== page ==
American Family Children's Hospital

Achilles Tendonitis/Tendonopathy

UW Health's Sports Medicine doctors in Madison, Wisconsin, treat a wide range of common athletic injuries, including achilles tendonitis/tendonopathy.


About the Achilles Tendon


The achilles tendon connects the calf muscles (gastrocnemius and soleus) to the heel bone (calcaneus). Achilles tendonitis is inflammation of this tendon and/or the tissues surrounding the tendon. This condition is usually a result of repetitive stress being placed on the tendon.


Signs and Symptoms

  • Tenderness 1-2 inches above the area where the Achilles tendon and heel bone meet
  • Swelling or thickening of the Achilles tendon may or may not be present
  • Pain or stiffness when getting out of bed in the morning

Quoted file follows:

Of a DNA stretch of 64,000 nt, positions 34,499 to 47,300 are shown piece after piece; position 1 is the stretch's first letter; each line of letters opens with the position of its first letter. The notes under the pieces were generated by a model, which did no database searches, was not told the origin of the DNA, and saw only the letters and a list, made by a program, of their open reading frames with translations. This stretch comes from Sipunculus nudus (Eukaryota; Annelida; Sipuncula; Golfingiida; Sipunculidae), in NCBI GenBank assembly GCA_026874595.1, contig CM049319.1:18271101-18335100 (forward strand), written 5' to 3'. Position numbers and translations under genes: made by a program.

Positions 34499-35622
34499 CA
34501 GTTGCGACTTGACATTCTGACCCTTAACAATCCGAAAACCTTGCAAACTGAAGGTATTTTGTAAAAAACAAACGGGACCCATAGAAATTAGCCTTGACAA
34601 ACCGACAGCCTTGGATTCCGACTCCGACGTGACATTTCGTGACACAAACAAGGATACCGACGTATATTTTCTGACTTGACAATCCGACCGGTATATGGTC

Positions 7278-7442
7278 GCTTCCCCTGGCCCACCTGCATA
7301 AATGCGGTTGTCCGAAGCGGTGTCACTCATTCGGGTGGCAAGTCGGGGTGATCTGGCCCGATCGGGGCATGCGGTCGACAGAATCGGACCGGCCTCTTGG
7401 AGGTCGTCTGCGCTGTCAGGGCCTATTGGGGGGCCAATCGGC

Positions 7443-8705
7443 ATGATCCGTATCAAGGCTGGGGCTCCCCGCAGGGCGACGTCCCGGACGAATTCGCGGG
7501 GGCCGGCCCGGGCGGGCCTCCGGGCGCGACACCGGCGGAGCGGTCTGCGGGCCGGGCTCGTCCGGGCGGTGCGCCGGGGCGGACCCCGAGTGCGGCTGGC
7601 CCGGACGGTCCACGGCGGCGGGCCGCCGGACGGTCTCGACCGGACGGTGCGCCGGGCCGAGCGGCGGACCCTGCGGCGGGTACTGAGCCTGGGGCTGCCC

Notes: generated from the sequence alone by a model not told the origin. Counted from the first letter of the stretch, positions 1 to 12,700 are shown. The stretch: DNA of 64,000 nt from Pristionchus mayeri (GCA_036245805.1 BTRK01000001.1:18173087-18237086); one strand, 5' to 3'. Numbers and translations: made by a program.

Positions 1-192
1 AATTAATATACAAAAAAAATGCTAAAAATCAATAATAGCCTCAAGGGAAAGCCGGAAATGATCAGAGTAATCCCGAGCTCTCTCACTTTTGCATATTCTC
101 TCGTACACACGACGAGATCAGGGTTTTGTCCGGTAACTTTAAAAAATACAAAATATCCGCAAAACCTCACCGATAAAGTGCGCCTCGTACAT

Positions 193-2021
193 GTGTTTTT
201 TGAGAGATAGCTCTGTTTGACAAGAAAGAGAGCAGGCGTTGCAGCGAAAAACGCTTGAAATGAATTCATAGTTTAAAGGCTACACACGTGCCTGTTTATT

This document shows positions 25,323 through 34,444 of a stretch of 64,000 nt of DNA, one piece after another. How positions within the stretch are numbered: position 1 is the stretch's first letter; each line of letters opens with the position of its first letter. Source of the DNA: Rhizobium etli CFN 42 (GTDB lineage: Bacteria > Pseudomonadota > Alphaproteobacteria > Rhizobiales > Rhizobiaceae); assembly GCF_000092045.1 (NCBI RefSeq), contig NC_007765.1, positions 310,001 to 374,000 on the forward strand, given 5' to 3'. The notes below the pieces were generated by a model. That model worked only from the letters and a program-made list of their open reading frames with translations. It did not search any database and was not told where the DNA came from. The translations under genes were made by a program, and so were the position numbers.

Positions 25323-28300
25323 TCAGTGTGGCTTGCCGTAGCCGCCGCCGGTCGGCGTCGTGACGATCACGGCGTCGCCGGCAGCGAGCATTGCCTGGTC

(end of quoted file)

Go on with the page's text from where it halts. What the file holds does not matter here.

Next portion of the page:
• Pain or stiffness at the beginning of activity and decreasing during activity
  • Pain may be constant in advanced cases


  • Sudden increases in activities or training, especially with duration, frequency and intensity
  • An excessive amount of hill running or sprint workouts
  • Running shoes with poor flexibility or a stiff heel counter
  • Running on uneven or banked surfaces
  • Tight calf or hamstring muscles
  • Biomechanical problems including excessive pronation, cavus foot (high arch) and/or tibia vara (bowlegs)


  • Modify activity by decreasing running mileage, hill workouts and speed workouts
  • Apply moist heat, before activity
  • Ice the tender area 15-20 minutes after activity
  • Light calf and hamstring stretching
  • Orthotics for biomechanical problems, heel lift or new shoes
  • Anti-inflammatory medication as prescribed by a physician
  • Platelet Rich Plasma injections may be a treatment option for those suffering from this condition chronically
  • If symptoms persist, be wary of high impact activities that may increase the chance of rupturing the tendon